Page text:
NEC Requirements for Generators | EC&M

The generator’s feeder neutral must be sized to carry the maximum unbalanced current as determined by Sec. 220.61. 

Disconnecting means and emergency shutdown

Generators, other than cord- and plug-connected portable generators, must have one or more disconnecting means capable of being locked in the open position per Sec. 110.25 [Sec. 445.18(A)].

A rule that’s new with the 2023 revision allows the disconnecting means to be located behind a hinged cover, door, or enclosure. Another new rule applies if the disconnect is located within the generator. In that case, a field-applied label conforming to Sec. 110.21(B) must be provided, and it must indicate the location of the generator disconnect.

Generators must have provisions to shut down the prime mover [445.19(A)]. The means of shutdown must comply with both of the following:

(1) Be equipped with provisions to disable all prime mover start control circuits to render the prime mover incapable of starting.

(2) Initiate a shutdown mechanism that requires a mechanical reset.

The provisions to shut down the prime mover can satisfy the requirements of Sec. 445.18(A) if the shutdown device is capable of being locked in the open position per Sec. 110.25.

For other than one- and two-family dwelling units, generators with a rating greater than 15kW must have a remote emergency stop switch to shut down the prime mover [Sec. 445.19(B)]. The remote emergency stop switch must be outside the equipment room or generator enclosure and must also meet the requirements of Sec. 445.18(B)(1) and (B)(2). It can be mounted on the exterior of the generator enclosure.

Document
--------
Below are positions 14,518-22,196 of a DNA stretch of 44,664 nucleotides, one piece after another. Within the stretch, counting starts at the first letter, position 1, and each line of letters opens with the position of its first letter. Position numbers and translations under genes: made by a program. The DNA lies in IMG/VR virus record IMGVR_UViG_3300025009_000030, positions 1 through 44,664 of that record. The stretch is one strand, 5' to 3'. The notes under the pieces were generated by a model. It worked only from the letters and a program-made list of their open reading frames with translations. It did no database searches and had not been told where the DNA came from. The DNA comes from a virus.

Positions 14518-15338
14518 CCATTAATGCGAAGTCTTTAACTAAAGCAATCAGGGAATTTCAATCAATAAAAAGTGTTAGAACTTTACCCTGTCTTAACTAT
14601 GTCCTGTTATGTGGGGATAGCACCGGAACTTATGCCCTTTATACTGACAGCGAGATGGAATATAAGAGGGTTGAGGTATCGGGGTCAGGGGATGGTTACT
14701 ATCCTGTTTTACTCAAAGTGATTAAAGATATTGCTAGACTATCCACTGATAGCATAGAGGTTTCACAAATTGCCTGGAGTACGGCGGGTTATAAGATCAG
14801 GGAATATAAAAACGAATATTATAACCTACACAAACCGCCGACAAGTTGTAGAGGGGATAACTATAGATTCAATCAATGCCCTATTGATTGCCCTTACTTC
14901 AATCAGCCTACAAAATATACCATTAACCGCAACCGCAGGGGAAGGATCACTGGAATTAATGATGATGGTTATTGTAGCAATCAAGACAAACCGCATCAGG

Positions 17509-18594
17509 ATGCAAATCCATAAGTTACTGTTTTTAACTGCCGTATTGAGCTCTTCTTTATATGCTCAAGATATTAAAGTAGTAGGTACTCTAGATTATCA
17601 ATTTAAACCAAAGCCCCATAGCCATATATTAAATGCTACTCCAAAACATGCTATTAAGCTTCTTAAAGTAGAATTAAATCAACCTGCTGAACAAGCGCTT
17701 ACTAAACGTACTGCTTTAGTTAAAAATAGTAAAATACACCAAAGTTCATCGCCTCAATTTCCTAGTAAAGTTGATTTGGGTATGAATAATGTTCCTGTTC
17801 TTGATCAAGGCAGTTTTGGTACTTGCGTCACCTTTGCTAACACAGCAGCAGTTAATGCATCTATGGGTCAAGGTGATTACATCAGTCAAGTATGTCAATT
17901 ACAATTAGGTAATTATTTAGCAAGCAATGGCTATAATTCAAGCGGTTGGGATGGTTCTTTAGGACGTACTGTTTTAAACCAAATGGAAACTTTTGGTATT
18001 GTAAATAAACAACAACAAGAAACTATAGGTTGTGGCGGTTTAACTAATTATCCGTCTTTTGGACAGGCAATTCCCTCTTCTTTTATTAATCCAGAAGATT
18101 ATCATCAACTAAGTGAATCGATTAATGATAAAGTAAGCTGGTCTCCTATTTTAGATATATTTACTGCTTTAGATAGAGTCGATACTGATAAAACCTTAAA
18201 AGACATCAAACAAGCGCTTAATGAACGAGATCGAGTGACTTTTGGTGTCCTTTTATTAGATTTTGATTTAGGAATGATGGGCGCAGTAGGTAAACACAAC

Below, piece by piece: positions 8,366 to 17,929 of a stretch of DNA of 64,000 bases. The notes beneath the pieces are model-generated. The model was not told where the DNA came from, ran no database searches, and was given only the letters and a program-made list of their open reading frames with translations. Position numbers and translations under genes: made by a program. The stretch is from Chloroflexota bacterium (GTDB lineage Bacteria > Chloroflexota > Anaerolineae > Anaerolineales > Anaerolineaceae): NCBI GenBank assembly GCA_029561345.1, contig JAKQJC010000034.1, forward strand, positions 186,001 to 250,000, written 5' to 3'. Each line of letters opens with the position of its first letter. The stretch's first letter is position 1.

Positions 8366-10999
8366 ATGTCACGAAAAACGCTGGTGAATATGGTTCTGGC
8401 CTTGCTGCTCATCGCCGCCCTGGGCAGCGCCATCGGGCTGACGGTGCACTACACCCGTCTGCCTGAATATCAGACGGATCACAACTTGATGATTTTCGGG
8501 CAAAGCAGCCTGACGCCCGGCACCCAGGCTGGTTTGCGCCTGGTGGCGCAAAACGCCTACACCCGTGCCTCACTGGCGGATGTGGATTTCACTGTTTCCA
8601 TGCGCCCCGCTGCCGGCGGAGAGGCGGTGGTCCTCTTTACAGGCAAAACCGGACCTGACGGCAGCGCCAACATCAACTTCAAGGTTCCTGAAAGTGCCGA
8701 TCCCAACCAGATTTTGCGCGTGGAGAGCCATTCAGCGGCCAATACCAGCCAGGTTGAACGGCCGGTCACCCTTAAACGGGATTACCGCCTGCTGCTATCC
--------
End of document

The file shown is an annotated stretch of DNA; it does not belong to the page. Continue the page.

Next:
For one- and two-family dwelling units, an emergency shutdown device must be located outside the dwelling unit at a readily accessible location [Sec. 445.19(C)]. Cord- and plug-connected portable generators are excluded from this requirement.

More to the job

Article 445 doesn’t cover everything you need to know for a Code-compliant generator installation. You must apply other Articles from Chapters 1 through 4. It gets tricky when you consider how to correctly apply Parts II and III of Art. 250 because the rules differ depending on the type of transfer equipment installed. For example, if your transfer switch switches the grounded conductor, the generator must be grounded as a separately derived system per Sec. 250.30. This topic could make for a multi-part article series.

These materials are provided by Mike Holt Enterprises in Leesburg, Fla. To view Code training materials offered by this company, visit www.mikeholt.com/code. 

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